Featured Articles

Intel refreshes CPU roadmap

Intel refreshes CPU roadmap

Intel has revealed an update to its CPU roadmap and some things have changed in 2015 and beyond. Let’s start with the…

More...
Hands on: Nvidia Shield Tablet with Android 5.0

Hands on: Nvidia Shield Tablet with Android 5.0

We broke the news of Nvidia's ambitious gaming tablet plans back in May and now the Shield tablet got a bit…

More...
Nokia N1 Android tablet ships in Q1 2015

Nokia N1 Android tablet ships in Q1 2015

Nokia has announced its first Android tablet and when we say Nokia, we don’t mean Microsoft. The Nokia N1 was designed…

More...
Marvell launches octa-core 64-bit PXA1936

Marvell launches octa-core 64-bit PXA1936

Marvell is better known for its storage controllers, but the company doesn’t want to give up on the smartphone and…

More...
Nvidia GTX 970 SLI tested

Nvidia GTX 970 SLI tested

Nvidia recently released two new graphics cards based on its latest Maxwell GPU architecture, with exceptional performance-per-watt. The Geforce GTX 970…

More...
Frontpage Slideshow | Copyright © 2006-2010 orks, a business unit of Nuevvo Webware Ltd.
Thursday, 28 June 2012 12:33

Microsoft defends killing the start button

Written by Nick Farrell



You lot stopped using it


Software giant Microsoft said that it decided to kill off the start button in Windows 8 because punters were not using it.

According to PC Pro, it has been assumed that Microsoft removed the Start button to force people to familiarise themselves with the new Metro Start screen. Chaitanya Sareen, principal program manager at Microsoft said that there had been a trend after Windows 7 to avoid the start button. He said that when Microsoft evolved the taskbar it saw that people prefered pinning applications on the taskbar. As people pinned Start menu usage dramatically dropped.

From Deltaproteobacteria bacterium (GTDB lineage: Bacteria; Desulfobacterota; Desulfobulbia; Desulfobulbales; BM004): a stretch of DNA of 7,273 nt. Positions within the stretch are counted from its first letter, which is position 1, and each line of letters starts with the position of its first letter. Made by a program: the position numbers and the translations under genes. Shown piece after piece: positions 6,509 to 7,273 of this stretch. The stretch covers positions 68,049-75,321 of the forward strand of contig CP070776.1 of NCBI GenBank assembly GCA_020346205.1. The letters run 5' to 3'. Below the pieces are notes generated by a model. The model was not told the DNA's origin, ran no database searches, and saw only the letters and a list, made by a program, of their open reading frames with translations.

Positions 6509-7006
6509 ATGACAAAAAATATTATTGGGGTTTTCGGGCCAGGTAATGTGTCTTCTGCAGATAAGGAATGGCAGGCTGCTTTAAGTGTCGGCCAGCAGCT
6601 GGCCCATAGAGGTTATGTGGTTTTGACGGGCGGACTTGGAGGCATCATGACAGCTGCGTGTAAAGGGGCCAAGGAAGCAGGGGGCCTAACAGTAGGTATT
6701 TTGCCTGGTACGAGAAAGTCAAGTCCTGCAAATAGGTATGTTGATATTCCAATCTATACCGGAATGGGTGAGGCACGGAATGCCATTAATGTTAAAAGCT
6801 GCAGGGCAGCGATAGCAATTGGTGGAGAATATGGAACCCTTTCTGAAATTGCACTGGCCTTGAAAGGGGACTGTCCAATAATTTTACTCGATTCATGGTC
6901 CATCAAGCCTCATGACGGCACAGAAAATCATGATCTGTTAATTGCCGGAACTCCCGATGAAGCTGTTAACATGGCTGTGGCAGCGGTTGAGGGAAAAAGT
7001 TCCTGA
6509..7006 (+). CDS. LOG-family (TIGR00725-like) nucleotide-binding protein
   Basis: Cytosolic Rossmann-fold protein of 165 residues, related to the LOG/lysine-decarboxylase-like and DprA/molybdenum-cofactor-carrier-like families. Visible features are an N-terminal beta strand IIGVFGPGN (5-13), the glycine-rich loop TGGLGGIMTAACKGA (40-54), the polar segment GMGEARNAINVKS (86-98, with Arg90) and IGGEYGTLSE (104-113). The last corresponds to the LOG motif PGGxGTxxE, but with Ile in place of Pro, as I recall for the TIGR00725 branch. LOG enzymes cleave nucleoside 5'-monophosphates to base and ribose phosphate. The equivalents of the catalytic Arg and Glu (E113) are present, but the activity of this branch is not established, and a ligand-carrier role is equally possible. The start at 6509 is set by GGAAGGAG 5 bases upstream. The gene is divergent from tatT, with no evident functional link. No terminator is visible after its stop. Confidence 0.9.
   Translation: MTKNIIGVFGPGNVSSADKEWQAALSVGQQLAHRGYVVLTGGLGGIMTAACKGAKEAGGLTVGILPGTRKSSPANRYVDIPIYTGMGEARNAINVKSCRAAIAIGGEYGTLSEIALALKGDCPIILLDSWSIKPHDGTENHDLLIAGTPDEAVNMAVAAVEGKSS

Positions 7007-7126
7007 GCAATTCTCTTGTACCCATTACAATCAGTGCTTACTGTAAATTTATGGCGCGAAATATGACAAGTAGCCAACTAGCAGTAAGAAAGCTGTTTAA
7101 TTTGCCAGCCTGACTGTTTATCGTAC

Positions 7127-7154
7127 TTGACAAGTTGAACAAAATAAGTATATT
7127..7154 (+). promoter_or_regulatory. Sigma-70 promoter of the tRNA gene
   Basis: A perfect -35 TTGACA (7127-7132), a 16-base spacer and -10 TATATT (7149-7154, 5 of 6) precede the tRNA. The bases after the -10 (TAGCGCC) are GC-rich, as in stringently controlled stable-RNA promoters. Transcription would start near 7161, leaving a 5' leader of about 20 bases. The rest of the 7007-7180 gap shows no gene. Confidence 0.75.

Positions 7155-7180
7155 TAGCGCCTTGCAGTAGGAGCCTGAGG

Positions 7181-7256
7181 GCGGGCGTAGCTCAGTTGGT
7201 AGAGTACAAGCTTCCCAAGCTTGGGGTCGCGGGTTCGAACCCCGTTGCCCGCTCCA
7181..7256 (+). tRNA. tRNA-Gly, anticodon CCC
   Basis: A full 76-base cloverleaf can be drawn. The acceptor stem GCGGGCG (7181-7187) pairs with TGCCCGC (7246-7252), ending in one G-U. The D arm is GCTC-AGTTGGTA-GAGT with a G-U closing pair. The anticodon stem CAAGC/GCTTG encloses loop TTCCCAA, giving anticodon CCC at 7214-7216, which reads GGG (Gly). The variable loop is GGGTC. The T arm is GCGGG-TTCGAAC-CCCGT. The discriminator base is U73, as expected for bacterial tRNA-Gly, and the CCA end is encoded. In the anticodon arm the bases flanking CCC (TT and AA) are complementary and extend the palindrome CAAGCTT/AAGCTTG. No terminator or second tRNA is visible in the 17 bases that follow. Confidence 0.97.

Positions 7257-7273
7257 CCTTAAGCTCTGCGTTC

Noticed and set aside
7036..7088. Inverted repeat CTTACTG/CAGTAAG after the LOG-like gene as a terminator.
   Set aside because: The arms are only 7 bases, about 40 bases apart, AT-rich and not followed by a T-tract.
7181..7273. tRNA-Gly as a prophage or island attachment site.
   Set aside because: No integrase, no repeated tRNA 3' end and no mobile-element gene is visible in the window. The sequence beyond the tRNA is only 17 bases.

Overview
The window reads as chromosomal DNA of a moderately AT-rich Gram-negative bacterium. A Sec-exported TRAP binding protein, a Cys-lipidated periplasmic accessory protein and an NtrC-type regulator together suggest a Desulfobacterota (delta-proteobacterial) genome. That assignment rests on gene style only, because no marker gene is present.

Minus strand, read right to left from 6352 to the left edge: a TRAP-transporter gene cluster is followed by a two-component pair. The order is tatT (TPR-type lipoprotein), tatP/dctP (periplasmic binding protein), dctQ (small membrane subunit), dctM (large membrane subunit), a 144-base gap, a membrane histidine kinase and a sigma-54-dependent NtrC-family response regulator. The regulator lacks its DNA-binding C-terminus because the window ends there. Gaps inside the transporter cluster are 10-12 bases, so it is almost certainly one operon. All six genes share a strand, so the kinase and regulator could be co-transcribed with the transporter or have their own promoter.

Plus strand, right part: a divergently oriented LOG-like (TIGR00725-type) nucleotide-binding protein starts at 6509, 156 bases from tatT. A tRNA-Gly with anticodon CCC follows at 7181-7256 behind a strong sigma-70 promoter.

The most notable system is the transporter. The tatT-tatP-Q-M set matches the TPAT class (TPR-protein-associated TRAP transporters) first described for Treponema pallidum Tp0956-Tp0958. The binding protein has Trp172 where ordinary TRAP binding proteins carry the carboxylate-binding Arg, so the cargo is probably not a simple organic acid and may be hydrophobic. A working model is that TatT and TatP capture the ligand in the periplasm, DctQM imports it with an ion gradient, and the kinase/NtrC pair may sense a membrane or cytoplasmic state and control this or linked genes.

Sareen also claims that people are taking advantage of keyboard shortcuts to open applications, instead of resorting to the Start menu. All they have to do is press the Windows key and 1 and you’re already in the first thing on your taskbar. Of course this is dependant on people knowing that.

More here.

Nick Farrell

E-mail: This e-mail address is being protected from spambots. You need JavaScript enabled to view it
blog comments powered by Disqus

 

Facebook activity

Latest Commented Articles

Recent Comments